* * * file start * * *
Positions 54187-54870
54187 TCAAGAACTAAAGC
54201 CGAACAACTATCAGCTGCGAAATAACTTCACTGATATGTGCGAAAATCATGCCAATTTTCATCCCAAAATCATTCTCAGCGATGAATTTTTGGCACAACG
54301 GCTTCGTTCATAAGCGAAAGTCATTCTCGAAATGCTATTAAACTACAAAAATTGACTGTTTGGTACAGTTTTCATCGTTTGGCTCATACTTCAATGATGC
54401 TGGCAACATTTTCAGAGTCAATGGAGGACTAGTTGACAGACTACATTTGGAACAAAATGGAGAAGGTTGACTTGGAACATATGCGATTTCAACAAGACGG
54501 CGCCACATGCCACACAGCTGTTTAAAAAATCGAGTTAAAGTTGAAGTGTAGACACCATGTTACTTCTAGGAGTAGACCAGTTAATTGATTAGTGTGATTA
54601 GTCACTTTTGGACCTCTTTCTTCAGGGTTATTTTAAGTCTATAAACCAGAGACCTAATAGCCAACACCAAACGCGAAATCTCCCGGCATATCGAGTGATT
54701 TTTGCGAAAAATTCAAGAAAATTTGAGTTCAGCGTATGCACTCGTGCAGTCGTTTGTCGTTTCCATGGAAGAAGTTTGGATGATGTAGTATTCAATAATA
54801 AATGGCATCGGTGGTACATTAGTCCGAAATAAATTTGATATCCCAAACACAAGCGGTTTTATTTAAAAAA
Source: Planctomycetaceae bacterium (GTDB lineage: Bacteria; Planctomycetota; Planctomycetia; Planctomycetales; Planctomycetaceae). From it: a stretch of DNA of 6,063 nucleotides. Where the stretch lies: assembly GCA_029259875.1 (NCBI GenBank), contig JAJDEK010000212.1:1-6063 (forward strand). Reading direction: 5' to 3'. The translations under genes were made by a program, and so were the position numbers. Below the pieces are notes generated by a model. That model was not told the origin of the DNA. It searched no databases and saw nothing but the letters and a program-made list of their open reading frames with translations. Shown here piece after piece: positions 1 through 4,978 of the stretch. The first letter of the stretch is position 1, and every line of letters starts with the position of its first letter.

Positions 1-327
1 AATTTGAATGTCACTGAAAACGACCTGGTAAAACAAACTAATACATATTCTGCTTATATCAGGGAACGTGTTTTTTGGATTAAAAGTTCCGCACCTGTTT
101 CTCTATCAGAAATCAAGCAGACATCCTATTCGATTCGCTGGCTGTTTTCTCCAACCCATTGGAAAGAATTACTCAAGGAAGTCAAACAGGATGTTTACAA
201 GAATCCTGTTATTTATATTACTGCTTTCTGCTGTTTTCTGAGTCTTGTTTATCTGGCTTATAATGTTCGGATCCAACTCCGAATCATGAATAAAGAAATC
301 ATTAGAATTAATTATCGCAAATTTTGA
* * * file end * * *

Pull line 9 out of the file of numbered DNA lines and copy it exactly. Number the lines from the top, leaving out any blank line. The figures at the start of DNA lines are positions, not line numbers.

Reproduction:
54801 AATGGCATCGGTGGTACATTAGTCCGAAATAAATTTGATATCCCAAACACAAGCGGTTTTATTTAAAAAA